Baltic Sea

Government halts investments outside the EU ‘if they threaten our security’

Tánaiste Leo Varadkar has pledged to stop non-EU investment in Ireland “if it threatens our security”.

As Secretary of State for Enterprise, Trade and Employment, Mr Varadkar has drafted a bill that for the first time in history will give the government the power to veto investment in Ireland.

“We can’t be naïve about the fact that sometimes states and state-owned companies from countries do that [don’t] share our values ​​and may wish to invest in sensitive or critical infrastructure projects,” explained An Tánaiste News reporter.

“Like our health service or our power grid, our military infrastructure, our port infrastructure and what this legislation will enable us to do for the first time is that it gives the government the power to scrutinize these investments.”

The legislation only applies to non-EU companies and Mr Varadkar promised the state would quickly consider applications:

“And if a non-EU investor wants to invest in a sensitive area, that investment will be screened,” he continued.

“We’re going to do it fairly quickly, we expect it will be fine in the vast majority of cases, but if we’re concerned that the investor might have negative intentions or ulterior motives – particularly if they’re investing in areas where that’s the If that were the case, our national security or critical infrastructure would be compromised – it would then allow us to ask questions.

“And if need be, to block that investment or impose conditions.”

Investment versus values

The ethics of foreign investment has increasingly become an issue of international politics in recent years; During the Trump administration, American officials raged against Germany’s decision to go ahead with construction of the Nord Stream 2 pipeline.

The controversial project would have transported billions of euros worth of Russian fossil fuels cheaply across the Baltic Sea to Germany, and former US President Donald Trump lamented that it would turn Berlin into a “hostage to Russia”.

Washington sanctioned companies involved in the project, and Germany and the European Union complained about American “interference in autonomous decisions made in Europe”.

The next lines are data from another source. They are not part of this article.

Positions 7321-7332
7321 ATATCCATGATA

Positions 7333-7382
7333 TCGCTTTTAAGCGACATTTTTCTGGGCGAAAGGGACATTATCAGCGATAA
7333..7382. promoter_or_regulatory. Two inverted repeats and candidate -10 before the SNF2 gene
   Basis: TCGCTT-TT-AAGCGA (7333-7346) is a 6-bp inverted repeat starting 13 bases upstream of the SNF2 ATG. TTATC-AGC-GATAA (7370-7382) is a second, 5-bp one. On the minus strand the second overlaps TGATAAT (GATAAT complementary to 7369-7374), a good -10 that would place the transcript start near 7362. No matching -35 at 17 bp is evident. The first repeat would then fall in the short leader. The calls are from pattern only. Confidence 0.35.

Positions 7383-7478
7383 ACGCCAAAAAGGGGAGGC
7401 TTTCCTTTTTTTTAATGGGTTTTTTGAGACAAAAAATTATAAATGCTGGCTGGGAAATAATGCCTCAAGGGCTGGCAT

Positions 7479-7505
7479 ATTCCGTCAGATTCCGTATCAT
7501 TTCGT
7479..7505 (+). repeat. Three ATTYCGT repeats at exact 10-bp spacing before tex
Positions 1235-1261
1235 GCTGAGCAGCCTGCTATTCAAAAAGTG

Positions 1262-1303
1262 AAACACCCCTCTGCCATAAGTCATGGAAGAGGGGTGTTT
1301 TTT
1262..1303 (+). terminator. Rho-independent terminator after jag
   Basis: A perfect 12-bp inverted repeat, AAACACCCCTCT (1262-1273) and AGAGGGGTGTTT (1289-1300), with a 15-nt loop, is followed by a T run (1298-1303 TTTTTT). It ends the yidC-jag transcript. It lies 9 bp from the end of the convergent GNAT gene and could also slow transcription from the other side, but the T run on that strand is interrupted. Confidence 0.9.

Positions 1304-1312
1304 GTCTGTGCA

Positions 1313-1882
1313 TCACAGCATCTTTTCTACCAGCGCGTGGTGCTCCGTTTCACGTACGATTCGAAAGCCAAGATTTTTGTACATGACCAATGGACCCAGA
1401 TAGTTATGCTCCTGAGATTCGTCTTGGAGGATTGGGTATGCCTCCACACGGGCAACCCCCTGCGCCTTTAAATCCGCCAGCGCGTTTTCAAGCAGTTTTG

However, after the Russian invasion of Ukraine, Chancellor Olaf Scholz halted the project, saying Germany will begin the difficult process of weaning off Russian fossil fuels.

CCR4Y6 St Petersburg, Russia. April 9, 2010. The construction of the Nord Stream pipeline from Russia to Europe under the Baltic Sea has officially started near Vyborg in the city of Leningrad Region. In the picture: employees of the Gazprom company

Similarly, in the UK, Prime Minister Boris Johnson found himself on the receiving end of a Trump ration after London announced it would allow Huawei, the Chinese telecoms giant, to roll out its 5G network.

President Trump was reportedly “apoplectic” during a phone call with Mr Johnson, urging him to abandon the project on national security grounds; Huawei has been accused of being an extension of the Chinese state, and Washington was worried the company could be helping Beijing spy on Britain.

The UK government acknowledged that Huawei was a “high-risk vendor” but said it would limit its involvement in the project.

The logo of Huawei, a Chinese multinational technology company that designs, develops and sells telecommunications equipment and consumer electronics.

However, that was before the COVID-19 pandemic prompted a reassessment of Western policy toward China. In July 2020, the UK government announced the end of its relationship with Huawei, ordering the removal of all the company’s devices from the UK 5G network by 2027.

“As the facts have changed, so has our approach,” Oliver Dowden, then Secretary of State for Digital, Culture, Media and Sport, told the House of Commons.

“This was not an easy decision, but it is the right one for the UK telecoms networks, for our national security and for our economy, both now and for the long term.”

The decision was described by the New York Times As a “great victory for the Trump administration”

Main picture: Tánaiste Leo Varadkar arrives at the cabinet on 03/22/2022. Image: Sasko Lazarov / RollingNews